In the UK, the police can pull you over if they feel that your driving, the state of your vehicle, or your behaviour warrants it. These can include driving errors, poorly maintained vehicles with obvious damage or flaws, erratic steering, travelling too fast or even too slowly, and suspicious behaviour, such as acting in a guilty manner when you see the police vehicle.
How Will I Know to Stop?
If the police are alerted to your vehicle they will follow you in their vehicle and signal you, using their siren, and blue and red flashing lights. Once you have acknowledged them by slowing down, they will overtake and pull in front of your vehicle. With some police vehicles, there is a light strip with the word 'Please pull over,' flashing up. If you see this, you must comply.
What Will the Police Need to See?
The police may ask for proof of MOT on older vehicles, insurance paperwork and your driving licence, to verify your identity and your proof of ownership or permission to drive the vehicle. Do not panic if you don't have them to hand, as you have seven days to present them at the nearest police station. If you are uninsured or in breach of certain regulations, your vehicle may be seized immediately.
What Will the Police Do?
If you are stopped because the police believe you have been drinking, have been involved in a traffic accident, or committed some kind of traffic offence, you may be required to take a breathalyser test. If you refuse or fail to provide the breath needed for testing you may be arrested. There are some physical and mental medical conditions that can prevent a sample being given, and the police should be informed of this as soon as possible, as they can ensure that your blood alcohol levels are tested some other way, for example with a blood test.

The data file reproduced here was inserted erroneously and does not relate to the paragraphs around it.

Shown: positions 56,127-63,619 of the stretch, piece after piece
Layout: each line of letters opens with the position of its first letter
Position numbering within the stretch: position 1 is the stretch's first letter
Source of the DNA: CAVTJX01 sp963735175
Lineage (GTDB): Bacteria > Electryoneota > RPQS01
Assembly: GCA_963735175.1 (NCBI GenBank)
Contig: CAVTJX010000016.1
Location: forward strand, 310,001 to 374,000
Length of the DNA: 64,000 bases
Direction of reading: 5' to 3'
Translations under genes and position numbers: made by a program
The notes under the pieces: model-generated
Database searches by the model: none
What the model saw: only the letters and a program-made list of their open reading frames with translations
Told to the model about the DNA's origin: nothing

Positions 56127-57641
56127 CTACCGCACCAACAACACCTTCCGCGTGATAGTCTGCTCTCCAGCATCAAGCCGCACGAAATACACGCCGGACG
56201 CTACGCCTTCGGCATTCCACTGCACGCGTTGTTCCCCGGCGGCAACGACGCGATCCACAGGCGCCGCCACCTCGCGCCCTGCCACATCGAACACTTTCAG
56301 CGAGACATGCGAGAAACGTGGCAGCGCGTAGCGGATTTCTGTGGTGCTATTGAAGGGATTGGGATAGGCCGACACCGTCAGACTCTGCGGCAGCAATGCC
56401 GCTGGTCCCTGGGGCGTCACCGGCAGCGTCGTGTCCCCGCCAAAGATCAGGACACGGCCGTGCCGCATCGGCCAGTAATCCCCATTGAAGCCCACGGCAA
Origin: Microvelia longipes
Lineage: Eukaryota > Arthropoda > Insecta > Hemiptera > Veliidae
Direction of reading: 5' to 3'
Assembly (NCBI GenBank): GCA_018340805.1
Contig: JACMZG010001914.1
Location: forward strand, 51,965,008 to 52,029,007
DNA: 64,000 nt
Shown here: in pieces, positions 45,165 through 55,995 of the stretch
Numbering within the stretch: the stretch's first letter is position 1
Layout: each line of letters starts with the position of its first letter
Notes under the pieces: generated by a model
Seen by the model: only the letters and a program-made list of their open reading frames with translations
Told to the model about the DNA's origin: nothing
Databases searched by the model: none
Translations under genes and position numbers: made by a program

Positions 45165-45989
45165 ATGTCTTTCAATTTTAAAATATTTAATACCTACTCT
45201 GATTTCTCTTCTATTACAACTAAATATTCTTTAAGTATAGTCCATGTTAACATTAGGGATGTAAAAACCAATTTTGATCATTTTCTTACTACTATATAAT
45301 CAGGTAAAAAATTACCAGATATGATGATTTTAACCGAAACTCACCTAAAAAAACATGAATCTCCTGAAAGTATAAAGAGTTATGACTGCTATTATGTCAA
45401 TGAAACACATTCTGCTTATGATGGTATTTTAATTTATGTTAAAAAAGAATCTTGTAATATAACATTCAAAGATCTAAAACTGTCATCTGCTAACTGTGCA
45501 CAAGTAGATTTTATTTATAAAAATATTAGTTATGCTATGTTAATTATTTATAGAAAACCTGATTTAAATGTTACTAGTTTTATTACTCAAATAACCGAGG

What if I Fail a Breath Test?
If you fail the breath test, you will be taken to the police station and another test will be administered – if this one is failed, you may be charged. You will not be permitted to dive your car until you are completely sober, but you may ask someone else to collect the vehicle for you.
I Am Not Drunk, But…
In the event that you are not drunk, but are clearly under the influence of other substances, the police may administer a drug test, as well as getting you to take a series of cognition and coordination tests to prove that you are capable of controlling your movements.
What Happens If I Am in Breach?
With minor faults or breaches, you may incur a fixed penalty charge, the police may decide to issue a warning, or no further action may be taken, but this will not happen with drink driving which can have a serious impact on other road users and will always result in your being removed from the road, almost definitely being charged and possibly having to spend the night in custody.
How Should I Behave When Pulled Over?
Always be polite – even if you are innocent and were simply swerving around a pot-hole, for example. The police are just doing their job, and their work keeps the roads safer for everyone. Listen to what the officer says, and respond quietly and respectfully. There is a time and place for banter, but it is not in a situation when the police are suspicious of your behaviour or driving. Always produce your documents, and if you have any weapons – or anything that might be construed as a weapon – in the vehicle, be sure to point it out, before reaching into the vehicle for any reason. The UK police are unarmed, but can tackle a suspect if they feel it to be necessary, and some do have tasers – which deliver a nasty shock to those on the receiving end of them!
Do I Have To Pay Fines on the Spot?
No, you have twenty-eight days to pay or protest the penalty notice. You can even refuse to accept the penalty notice, but you may be charged and/ or taken into custody in this event. You will never be expected to pay cash on the spot, and will always be issued with an official notice detailing the offence, the amount to pay and the officer's name and identification number.
The penalties for being found guilty of drink driving include a ban from driving for one to five years, a possible custodial prison sentence, a fine and penalty points on your licence. More serious drink driving issues – such as causing an accident or hitting a person or property – can result in the loss of your licence, lengthy prison sentences and very large fines.